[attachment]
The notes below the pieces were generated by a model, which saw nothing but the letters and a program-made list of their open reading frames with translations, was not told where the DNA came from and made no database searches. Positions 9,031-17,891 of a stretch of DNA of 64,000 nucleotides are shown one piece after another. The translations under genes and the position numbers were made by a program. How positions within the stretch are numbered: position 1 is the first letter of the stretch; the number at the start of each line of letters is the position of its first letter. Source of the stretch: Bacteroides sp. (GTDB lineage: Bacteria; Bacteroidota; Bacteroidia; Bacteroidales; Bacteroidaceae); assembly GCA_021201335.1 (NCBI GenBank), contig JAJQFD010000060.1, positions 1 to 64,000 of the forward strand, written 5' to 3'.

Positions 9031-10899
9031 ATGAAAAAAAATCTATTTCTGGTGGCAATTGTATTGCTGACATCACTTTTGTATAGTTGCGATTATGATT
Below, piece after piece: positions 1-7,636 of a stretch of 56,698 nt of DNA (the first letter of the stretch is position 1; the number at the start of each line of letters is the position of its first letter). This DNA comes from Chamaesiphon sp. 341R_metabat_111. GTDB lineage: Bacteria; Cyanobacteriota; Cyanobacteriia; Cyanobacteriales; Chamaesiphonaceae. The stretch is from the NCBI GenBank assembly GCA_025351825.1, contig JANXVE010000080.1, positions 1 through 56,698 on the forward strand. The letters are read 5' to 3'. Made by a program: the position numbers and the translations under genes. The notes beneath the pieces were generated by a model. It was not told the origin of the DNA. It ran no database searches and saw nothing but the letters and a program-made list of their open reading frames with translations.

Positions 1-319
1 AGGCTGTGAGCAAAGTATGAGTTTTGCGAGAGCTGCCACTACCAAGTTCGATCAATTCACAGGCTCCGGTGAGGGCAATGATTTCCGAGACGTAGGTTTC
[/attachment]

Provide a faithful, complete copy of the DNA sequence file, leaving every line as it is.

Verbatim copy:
The notes below the pieces were generated by a model, which saw nothing but the letters and a program-made list of their open reading frames with translations, was not told where the DNA came from and made no database searches. Positions 9,031-17,891 of a stretch of DNA of 64,000 nucleotides are shown one piece after another. The translations under genes and the position numbers were made by a program. How positions within the stretch are numbered: position 1 is the first letter of the stretch; the number at the start of each line of letters is the position of its first letter. Source of the stretch: Bacteroides sp. (GTDB lineage: Bacteria; Bacteroidota; Bacteroidia; Bacteroidales; Bacteroidaceae); assembly GCA_021201335.1 (NCBI GenBank), contig JAJQFD010000060.1, positions 1 to 64,000 of the forward strand, written 5' to 3'.

Positions 9031-10899
9031 ATGAAAAAAAATCTATTTCTGGTGGCAATTGTATTGCTGACATCACTTTTGTATAGTTGCGATTATGATT
Below, piece after piece: positions 1-7,636 of a stretch of 56,698 nt of DNA (the first letter of the stretch is position 1; the number at the start of each line of letters is the position of its first letter). This DNA comes from Chamaesiphon sp. 341R_metabat_111. GTDB lineage: Bacteria; Cyanobacteriota; Cyanobacteriia; Cyanobacteriales; Chamaesiphonaceae. The stretch is from the NCBI GenBank assembly GCA_025351825.1, contig JANXVE010000080.1, positions 1 through 56,698 on the forward strand. The letters are read 5' to 3'. Made by a program: the position numbers and the translations under genes. The notes beneath the pieces were generated by a model. It was not told the origin of the DNA. It ran no database searches and saw nothing but the letters and a program-made list of their open reading frames with translations.

Positions 1-319
1 AGGCTGTGAGCAAAGTATGAGTTTTGCGAGAGCTGCCACTACCAAGTTCGATCAATTCACAGGCTCCGGTGAGGGCAATGATTTCCGAGACGTAGGTTTC